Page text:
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By Laudy Issa
Hivos launched their national survey on public perceptions of Lebanese women in leadership positions at Antwork, Beirut to a crowd of researchers, politicians, and interested civilians.
The February 7 launch included three panels and audience discussions of relevant results from the 2018 research, which was conducted by Hivos’ Women Empowered for Leadership (WE4L) Programme in collaboration with Beyond Reform and Development.
“With 81.5 percent of the population noting that women are underrepresented, we can see that gender does matter and should matter,” said Mira Bouchmouny, the WE4L Programme Coordinator.
The survey results identified and highlighted social perceptions of female engagement in politics, leadership characteristics, and their readiness to engage in politics. The three panel discussions, moderated by lawyer and legal researcher Nermine Sibai, elaborated on how the data from the representative survey can be used to guide future interventions that promote women’s participation in the Lebanese decision-making process.
The launch, which received coverage from pan-Arab newspaper The Daily Star, shifted the discussion on women in leadership positions from debating their capabilities to highlighting a non-conductive environment that does not support them.
Panel 1- Women in Leadership: Capacity, Ability and Motivation
The first panel discussed perceptions of women in holding senior governmental positions, the experiences of women running for office, and the perceptions of women’s motivation to run for office.
The least support among survey participants emerged for women holding leadership positions in the judicial branch of the government. Panellist Nayla Geagea, a lawyer, researcher, and co-founder of different independent political campaigns, reflected on the discrepancy in perceptions and the reality of the judicial system.
“On the ground, the majority of judges are women,” said Geagea, who also went on to explain that women become judges but face difficulties and obstacles while aiming for higher positions of leadership.
The panellists also discussed the need to reform laws that create an electoral quota system as a solution to structural barriers and to boost confidence in women. According to Natalia Menhall, the ability of female candidates to run in elections is not enough because they are “running against giants” who have more financial and sectarian support for their political campaigns.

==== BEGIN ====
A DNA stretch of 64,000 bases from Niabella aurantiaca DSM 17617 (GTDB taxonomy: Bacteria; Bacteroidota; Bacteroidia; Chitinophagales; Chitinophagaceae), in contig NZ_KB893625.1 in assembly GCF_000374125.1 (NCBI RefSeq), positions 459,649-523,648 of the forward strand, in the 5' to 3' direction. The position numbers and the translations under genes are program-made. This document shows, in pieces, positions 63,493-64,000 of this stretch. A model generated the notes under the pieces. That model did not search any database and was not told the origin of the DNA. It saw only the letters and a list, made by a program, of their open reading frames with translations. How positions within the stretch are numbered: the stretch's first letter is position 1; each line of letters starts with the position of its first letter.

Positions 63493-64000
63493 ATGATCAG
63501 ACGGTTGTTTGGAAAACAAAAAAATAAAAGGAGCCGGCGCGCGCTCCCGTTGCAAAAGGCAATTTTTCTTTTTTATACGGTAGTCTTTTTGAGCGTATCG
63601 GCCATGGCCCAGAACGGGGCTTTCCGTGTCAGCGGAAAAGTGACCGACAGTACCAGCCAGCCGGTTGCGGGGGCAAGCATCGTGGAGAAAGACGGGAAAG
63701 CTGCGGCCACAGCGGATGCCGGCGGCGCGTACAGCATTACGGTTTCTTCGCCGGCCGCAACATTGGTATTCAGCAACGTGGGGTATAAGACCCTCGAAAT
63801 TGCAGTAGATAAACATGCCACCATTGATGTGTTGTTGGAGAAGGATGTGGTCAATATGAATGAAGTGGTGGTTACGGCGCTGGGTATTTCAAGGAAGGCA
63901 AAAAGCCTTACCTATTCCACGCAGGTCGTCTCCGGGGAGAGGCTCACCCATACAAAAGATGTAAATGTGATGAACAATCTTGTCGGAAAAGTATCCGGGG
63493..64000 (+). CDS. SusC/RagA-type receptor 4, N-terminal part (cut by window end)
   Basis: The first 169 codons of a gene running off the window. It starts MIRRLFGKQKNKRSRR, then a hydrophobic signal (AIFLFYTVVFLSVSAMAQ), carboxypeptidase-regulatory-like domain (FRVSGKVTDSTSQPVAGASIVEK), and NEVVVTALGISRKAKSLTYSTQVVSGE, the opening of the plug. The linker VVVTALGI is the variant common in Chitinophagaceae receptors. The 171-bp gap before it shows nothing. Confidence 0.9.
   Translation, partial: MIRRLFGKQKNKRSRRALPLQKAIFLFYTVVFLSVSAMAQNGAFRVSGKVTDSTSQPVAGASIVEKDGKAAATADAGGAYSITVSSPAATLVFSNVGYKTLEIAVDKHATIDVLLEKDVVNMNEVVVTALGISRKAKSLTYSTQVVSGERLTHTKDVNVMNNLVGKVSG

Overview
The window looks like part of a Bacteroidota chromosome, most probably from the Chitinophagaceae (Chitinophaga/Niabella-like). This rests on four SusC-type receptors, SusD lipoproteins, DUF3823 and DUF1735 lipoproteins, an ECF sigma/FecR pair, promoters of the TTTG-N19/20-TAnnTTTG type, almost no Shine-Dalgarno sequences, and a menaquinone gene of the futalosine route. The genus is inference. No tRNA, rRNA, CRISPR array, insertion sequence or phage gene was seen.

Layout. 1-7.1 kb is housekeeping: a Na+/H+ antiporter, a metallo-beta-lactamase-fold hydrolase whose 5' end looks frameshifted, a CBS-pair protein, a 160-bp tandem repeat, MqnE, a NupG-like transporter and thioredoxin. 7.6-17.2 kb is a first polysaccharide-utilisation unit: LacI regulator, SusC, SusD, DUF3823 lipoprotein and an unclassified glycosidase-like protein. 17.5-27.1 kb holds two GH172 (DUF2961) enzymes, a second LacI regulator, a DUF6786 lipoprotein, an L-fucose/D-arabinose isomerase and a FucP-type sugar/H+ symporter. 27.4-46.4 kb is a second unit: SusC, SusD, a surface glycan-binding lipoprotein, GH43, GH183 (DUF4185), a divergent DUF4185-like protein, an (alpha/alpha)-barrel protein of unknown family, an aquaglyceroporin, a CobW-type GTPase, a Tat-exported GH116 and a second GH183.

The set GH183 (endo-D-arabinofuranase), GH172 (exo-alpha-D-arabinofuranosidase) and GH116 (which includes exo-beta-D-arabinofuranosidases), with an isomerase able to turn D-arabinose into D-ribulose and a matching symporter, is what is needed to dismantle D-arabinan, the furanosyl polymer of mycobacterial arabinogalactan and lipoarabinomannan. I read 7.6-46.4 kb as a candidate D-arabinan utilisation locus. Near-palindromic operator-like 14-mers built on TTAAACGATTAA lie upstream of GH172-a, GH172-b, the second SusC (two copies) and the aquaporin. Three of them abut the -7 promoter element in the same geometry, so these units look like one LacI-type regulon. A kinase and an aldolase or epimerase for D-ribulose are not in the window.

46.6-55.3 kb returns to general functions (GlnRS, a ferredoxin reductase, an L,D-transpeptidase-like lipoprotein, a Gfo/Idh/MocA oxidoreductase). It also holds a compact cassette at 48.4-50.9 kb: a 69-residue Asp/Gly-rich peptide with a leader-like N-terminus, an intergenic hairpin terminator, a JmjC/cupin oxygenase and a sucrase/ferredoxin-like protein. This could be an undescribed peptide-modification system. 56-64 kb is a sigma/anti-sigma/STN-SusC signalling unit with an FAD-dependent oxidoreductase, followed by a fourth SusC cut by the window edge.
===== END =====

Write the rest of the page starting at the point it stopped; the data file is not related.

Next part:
The crowd discussion revealed a necessity to get rid of the feeling of guilt that women who consider pursuing leadership positions experience about having less time for their families, and to recognise that “not only women have to take care of children.”
Panel 2 – Which Positions Can Women Occupy?
The second panel focused on what positions are perceived to be male-dominated, perceptions on what leadership positions women can hold, and what people expect from women who reach senior political positions.
Panellists asked audience members to reflect on how expectations of women in leadership positions are higher than those of men in leadership positions.
“Why do we expect women to go above and beyond what men do?” asked Chantal Abi Aki, a political and human rights activist and project coordinator at the National Commission for Lebanese Women.
The survey revealed that one fifth of respondents held negative stereotypes about women, with men being twice as likely to hold them. Halimé El Kaakour, a gender expert and professor in the Faculty of Law and Political Science at the Lebanese University, gave the example of women in charge being perceived as “bossy” despite displaying similar characteristics as men in leadership positions.
Additionally, the panellists suggested educating men on feminism and female leaders in a way that reveals the benefits of empowering women on all of society.
Panel 3 – What Are The Characteristics of Individuals Who Support Women?
The third and final panel described the characteristics of individuals who support women, who citizens are likely to vote for if an equally-qualified female and male were to run for office, and the key recommendations to moving forward with the survey results.
Panellists included Women’s rights activist and Women in Front Co-Founder Joelle Abu Farhat, lawyer and legal adviser Manar Zaiter, and Amel Association International’s Head of Human Rights Zeina Mouhana.
The panel illustrated how female role models are rarely seen or heard of in the media through a school incident where students were asked to name one female in Lebanese leadership but failed to do so.
The panel also discussed the relationship between female and independent candidates, particularly highlighting the battle with political parties to change their internal laws and identity in a way that empowers women within them for leadership roles. During the 2018 parliamentary elections, women in political parties were asked to help enlist independent females for campaigns, reflecting the party’s intentions to nominate women simply to appear as allies and gain more votes.
“There’s a need to break into the public sphere with this research,” said Manar Zaiter, reflecting on the difficulties that activists, researchers, and those engaged with feminist discourse face in moving data away from the theoretical realm towards practical applications that are considered more accessible and relevant to the public.